Perhaps, spurred by some recent posts, I have been getting more and more questions about my “choice” of religions. Why I became a Christian after I discovered God. Why I began to look for God. I have been asked this regularly since I made my faith visible to the world. Many frame their questions in terms of choice. Options. Why I chose to do this and not that. It is difficult to be able to describe comparatively why Christianity and I are the best fit and at the same time to make it clear that I didn’t “shop” for a religion. That I didn’t pick a faith. That, once I was finally able to see the way, I came home to it.
Our memory is a strange, fluid thing. I had not realized how much of my journey to the baptismal font I’d been essentially ignoring – almost deliberately forgetting – until I started going through some old papers, after my baptism, after the call to religious life. It felt to me as if I’d been secure in my atheism until a few years ago, at which point I was sort of yelling at God regularly in rage and bitterness and which is what prompted me to question my own atheism and to make myself quiet, which quiet time in turn allowed His voice to come through. It felt very…sudden.
I knew the path that had brought me here was long and winding, with pain and loss and insight and love and pride and all things playing their part in making me what I am and allowing me to be where I needed to be to hear His voice. But I somehow…blocked out the moments in which His exact and very particular face—His name, the One I was destined for—stood before my eyes. In my heart. On my lips.
I went through my old papers and discovered that, now and again, He tried for me and waited and tried again. I found portraits of Him I had done—icons, really. In one, he is dark, gloomy. In another, pained. But it’s He. I drew His face and put it away and didn’t know why or what to do with it. I don’t remember the details of what I thought then, but I remember that my heart was full of Him. I found a song I’d written, over ten years ago – and it’s a prayer. To Him. It’s a prayer in a dark time, in depression and hopelessness, to the one who had battled his own demons and suffered every horror, and it’s a scream because I pray and hear nothing in return, and it’s a question — do I learn to live with my demons? Is that how it works? It feels like He was the only one I talked to then and didn’t believe He was there to listen. Or did… That song is pain and love, love lost without having ever been found. It’s love I didn’t know I had.
I found a diary from when I was 14 or 15. I think it’s my first encounter with Jesus, by name. Is this how it started? I’d forgotten about it afterwards – really, just pushed it out of my mind. An atheist child in an atheist world… And Jewish! How could such a thing happen to me? The diary page is an outpouring of faith, baffled and confused, nothing much beyond “I believe!” He chose me then, but I wasn’t prepared. I didn’t understand what had happened to me. Or maybe… I still had 20 years of climbing to do, and He started me off and left me to it. I don’t know. I think of Catherine of Genoa. She went through this, though it didn’t take her as long as it took me. I carry her name.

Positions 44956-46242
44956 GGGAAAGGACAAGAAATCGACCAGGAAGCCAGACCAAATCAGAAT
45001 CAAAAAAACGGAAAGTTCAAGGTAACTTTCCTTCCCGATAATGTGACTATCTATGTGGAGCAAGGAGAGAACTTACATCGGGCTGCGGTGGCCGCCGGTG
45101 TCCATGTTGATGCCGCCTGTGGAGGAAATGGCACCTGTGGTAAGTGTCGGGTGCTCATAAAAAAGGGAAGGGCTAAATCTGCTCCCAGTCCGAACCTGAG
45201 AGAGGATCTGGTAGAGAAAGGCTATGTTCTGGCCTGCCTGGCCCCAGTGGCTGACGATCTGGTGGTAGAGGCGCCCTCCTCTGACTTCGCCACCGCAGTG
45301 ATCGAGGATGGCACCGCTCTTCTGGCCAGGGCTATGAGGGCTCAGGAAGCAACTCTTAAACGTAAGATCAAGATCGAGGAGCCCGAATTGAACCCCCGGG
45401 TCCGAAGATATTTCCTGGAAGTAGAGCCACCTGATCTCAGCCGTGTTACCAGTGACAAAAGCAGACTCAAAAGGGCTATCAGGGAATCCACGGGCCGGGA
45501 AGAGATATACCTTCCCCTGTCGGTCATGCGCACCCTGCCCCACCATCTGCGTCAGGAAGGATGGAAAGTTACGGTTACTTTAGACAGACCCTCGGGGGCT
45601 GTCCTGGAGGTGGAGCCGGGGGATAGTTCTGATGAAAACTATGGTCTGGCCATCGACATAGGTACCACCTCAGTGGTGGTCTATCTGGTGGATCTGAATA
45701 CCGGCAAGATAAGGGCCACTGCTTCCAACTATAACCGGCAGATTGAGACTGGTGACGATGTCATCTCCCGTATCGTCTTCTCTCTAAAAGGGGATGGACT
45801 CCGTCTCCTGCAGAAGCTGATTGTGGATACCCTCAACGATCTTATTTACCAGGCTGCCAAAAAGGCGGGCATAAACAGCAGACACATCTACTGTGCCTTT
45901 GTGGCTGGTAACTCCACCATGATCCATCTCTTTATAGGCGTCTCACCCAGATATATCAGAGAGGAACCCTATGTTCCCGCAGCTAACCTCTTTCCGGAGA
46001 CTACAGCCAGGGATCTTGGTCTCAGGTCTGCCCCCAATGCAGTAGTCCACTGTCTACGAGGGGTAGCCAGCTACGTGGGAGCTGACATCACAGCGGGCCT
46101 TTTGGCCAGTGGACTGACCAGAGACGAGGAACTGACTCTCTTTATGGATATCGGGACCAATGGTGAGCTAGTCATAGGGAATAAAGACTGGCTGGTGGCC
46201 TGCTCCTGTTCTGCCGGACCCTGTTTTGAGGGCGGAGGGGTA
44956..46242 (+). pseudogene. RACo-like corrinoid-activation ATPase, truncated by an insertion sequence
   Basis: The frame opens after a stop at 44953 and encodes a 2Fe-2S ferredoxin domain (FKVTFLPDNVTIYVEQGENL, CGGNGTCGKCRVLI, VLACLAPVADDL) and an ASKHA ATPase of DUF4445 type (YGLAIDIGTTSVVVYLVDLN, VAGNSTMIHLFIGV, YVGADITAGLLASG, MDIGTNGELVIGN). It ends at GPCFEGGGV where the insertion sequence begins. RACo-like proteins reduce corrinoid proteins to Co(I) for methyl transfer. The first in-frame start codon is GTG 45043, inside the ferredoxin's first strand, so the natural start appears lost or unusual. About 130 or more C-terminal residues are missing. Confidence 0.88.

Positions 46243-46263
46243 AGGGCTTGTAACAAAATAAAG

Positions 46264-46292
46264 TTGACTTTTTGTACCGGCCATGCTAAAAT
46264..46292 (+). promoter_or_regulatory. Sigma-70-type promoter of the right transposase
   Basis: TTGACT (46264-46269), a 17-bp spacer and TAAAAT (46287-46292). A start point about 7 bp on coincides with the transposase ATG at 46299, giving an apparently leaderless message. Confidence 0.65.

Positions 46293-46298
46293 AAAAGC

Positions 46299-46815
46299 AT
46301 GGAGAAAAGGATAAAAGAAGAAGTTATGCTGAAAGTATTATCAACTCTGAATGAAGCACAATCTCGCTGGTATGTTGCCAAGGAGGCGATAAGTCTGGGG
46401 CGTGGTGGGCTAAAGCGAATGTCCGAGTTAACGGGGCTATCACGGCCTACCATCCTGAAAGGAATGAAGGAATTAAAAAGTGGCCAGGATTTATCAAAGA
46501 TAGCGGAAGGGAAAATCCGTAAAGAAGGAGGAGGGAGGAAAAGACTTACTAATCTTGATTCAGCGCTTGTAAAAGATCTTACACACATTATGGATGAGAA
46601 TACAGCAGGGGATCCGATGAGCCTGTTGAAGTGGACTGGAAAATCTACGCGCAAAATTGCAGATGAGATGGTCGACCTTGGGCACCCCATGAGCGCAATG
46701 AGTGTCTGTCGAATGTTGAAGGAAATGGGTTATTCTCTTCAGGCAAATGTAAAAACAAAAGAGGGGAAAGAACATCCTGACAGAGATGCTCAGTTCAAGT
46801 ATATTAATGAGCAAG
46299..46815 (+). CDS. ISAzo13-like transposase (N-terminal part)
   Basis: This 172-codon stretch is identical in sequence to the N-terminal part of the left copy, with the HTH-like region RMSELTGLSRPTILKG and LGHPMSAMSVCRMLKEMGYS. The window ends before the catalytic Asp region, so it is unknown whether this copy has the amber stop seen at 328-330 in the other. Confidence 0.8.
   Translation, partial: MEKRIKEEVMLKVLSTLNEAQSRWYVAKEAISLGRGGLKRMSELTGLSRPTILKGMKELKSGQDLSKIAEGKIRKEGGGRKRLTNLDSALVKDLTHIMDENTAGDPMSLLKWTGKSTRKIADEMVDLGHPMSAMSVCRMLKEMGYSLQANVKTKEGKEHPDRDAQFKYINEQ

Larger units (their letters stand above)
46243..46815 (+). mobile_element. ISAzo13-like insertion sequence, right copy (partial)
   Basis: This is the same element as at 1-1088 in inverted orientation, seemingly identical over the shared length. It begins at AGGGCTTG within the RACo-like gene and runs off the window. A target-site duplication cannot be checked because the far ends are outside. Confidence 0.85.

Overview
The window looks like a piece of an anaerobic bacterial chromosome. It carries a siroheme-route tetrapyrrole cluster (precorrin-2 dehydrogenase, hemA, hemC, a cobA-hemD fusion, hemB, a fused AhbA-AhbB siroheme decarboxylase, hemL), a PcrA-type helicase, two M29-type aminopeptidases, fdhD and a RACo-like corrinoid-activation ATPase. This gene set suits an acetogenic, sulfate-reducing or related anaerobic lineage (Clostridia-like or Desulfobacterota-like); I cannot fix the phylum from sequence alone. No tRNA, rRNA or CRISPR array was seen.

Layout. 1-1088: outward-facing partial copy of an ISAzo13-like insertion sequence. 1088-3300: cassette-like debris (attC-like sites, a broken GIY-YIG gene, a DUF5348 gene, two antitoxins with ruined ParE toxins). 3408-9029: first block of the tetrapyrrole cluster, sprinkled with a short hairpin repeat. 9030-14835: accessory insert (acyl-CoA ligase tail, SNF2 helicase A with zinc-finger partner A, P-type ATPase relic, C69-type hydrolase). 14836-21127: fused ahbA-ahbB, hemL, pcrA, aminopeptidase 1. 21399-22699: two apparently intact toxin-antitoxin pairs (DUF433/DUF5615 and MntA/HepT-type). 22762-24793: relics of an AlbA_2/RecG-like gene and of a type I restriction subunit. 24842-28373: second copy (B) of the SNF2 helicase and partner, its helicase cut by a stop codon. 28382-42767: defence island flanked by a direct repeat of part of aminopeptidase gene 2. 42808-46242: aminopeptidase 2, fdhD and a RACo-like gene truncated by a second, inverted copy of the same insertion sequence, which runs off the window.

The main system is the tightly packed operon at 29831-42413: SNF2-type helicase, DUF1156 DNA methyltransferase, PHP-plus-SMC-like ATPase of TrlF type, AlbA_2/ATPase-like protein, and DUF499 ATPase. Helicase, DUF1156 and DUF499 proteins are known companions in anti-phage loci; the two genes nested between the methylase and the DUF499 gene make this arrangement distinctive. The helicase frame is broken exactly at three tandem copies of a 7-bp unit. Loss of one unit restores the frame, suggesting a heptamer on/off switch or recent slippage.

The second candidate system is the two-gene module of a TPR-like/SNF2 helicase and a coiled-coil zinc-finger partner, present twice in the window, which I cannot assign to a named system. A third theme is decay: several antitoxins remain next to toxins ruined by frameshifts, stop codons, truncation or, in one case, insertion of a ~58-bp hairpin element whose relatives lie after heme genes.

Sometimes, especially after having to explain myself to some friend or another or a family member, I go back to the question of “why.” Why Christianity? I am a Jew, and it would have been a natural fit. By the time I was ready to start living my relationship with the Divine, I already had a fit with and practice of and love for Zen Buddhism – and an experience of a mini-enlightenment, so to speak. A micro-satori, if you will. I’d had a whirl with Sri Aurobindo yoga and thought of reincarnation as a natural thing. Why Him? Why Christianity?
I come back inescapably to an answer that, formulated even by me differently on different days, essentially boils down always to the same gist: it’s about transcendence. Or rather, it’s about transcendence and immanence and other lines and binaries, all the delineations and paradoxes within whose frameworks we are forced to choose. Unless we don’t.
Christianity, over the course of centuries, sipping life-juice from the roots reaching into millennia before and cultures multiple and minds surpassing and the one story great, refused to choose between transcendence and immanence. Between one and many. Between temporal and eternal. Between human and divine. Bowing to Aristotle in respect, it nevertheless refused to trip over apparent paradox but embraced its deeper reality and called it mystery. In the East, Hinduism had done this, and in the Mediterranean, Christianity: they dared to find God in man without reducing God to man. They erased the line of transcendence while still acknowledging its existence.
The maturing humanity has been coming further and further along the way toward realizations vis-à-vis the fluidity and complexity of reality. Matter and energy. Dimensions. Space and time. Mind and body. Spirit. Multi-verse. The wonder of Christianity and Hinduism is in the transcendence of lines. The forward-looking truth.
I suppose, I could have been a Krishnavite under some very different circumstances – but Jesus of Nazareth had had His eye on me since before I had an inkling it was possible. Isaiah thought he’d been chosen in his mother’s womb. Who knows how this happens…